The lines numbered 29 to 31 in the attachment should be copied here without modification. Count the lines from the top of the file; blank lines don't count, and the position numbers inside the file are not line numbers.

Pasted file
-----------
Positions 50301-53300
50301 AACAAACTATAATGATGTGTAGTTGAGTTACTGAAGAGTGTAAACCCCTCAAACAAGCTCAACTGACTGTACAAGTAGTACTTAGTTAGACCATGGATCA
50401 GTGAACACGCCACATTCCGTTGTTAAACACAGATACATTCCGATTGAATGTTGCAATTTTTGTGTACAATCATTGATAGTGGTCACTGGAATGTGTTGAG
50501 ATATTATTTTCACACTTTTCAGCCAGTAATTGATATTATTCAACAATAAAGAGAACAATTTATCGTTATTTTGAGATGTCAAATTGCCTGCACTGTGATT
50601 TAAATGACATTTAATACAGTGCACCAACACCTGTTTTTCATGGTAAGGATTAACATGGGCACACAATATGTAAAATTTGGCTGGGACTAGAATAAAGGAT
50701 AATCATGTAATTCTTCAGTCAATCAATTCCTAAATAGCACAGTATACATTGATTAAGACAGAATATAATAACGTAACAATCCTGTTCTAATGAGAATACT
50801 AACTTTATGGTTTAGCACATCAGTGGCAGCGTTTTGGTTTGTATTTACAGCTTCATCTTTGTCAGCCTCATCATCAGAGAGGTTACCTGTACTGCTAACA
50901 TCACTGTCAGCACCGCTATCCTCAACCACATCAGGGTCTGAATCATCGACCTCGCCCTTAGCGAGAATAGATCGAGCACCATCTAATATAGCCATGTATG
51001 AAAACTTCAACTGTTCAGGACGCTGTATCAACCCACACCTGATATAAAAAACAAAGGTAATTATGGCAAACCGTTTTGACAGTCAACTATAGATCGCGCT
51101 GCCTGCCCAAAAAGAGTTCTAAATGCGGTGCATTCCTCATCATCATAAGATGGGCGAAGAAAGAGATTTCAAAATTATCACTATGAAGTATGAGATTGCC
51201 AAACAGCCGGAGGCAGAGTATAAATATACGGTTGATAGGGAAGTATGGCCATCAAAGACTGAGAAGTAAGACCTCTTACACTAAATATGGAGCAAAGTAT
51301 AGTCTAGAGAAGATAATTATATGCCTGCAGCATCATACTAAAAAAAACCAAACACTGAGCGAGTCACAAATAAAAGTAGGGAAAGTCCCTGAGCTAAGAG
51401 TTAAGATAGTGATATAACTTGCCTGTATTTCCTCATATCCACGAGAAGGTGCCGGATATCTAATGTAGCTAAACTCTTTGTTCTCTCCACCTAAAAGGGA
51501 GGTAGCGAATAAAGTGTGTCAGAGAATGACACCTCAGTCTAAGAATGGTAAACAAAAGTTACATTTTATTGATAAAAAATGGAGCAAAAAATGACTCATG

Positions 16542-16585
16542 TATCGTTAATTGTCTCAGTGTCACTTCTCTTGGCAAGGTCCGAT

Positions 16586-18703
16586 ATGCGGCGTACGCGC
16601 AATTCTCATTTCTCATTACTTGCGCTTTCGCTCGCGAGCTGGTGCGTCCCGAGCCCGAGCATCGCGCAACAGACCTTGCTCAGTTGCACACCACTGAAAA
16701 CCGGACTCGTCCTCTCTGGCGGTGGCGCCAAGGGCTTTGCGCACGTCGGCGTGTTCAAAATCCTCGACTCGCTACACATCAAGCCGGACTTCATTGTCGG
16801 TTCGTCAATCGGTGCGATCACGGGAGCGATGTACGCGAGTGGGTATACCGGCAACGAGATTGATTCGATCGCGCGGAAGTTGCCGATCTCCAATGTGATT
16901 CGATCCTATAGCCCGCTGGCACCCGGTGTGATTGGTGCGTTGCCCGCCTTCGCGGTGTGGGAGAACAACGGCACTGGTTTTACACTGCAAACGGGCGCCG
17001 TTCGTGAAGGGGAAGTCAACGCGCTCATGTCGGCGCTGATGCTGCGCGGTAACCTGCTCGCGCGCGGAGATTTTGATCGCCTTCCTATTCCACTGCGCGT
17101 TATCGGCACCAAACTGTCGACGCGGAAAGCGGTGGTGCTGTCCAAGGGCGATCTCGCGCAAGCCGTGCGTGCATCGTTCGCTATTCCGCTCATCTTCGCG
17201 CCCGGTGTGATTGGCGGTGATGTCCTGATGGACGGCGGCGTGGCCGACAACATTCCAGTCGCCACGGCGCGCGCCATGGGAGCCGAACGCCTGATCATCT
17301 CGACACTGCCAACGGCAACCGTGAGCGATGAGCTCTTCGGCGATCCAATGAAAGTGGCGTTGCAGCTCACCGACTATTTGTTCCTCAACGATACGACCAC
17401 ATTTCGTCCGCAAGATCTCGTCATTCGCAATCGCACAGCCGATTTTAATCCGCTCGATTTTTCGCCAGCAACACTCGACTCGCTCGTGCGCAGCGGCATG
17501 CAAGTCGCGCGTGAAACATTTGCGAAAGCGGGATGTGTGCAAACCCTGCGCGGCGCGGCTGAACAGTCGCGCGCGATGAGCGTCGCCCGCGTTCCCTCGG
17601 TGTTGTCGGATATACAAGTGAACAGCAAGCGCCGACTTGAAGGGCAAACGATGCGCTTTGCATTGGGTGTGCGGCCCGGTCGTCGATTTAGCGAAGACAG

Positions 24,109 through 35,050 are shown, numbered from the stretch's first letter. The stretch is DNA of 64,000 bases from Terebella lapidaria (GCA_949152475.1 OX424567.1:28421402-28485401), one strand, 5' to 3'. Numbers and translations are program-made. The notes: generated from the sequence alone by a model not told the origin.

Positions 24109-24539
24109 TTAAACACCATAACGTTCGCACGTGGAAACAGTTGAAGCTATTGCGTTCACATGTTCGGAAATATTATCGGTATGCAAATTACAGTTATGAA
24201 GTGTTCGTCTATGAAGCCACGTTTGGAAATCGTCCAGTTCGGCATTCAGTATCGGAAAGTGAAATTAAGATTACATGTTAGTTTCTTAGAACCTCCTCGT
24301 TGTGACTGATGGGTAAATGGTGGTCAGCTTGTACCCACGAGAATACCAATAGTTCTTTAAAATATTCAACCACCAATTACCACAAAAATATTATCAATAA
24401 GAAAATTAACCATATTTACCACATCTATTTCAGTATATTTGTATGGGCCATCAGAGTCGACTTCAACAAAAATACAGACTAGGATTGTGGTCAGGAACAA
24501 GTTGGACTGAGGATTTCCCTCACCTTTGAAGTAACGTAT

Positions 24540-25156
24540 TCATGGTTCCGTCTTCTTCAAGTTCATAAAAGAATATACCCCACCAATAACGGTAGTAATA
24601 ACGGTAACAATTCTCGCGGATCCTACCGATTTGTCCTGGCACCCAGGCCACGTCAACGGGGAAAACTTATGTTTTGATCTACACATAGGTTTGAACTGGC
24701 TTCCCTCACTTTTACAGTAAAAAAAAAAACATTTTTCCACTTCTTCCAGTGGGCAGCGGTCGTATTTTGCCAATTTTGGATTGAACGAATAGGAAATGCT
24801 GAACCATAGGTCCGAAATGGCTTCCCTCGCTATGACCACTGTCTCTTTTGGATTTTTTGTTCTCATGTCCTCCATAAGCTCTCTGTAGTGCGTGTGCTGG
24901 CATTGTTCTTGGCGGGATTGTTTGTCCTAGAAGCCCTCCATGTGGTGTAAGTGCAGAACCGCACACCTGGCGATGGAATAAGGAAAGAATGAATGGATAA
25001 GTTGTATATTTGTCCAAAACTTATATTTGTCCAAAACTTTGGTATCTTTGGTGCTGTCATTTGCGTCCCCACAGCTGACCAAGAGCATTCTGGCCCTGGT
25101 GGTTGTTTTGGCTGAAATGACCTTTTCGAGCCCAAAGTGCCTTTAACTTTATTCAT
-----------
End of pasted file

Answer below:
17601 TGTTGTCGGATATACAAGTGAACAGCAAGCGCCGACTTGAAGGGCAAACGATGCGCTTTGCATTGGGTGTGCGGCCCGGTCGTCGATTTAGCGAAGACAG

Positions 24,109 through 35,050 are shown, numbered from the stretch's first letter. The stretch is DNA of 64,000 bases from Terebella lapidaria (GCA_949152475.1 OX424567.1:28421402-28485401), one strand, 5' to 3'. Numbers and translations are program-made. The notes: generated from the sequence alone by a model not told the origin.

Positions 24109-24539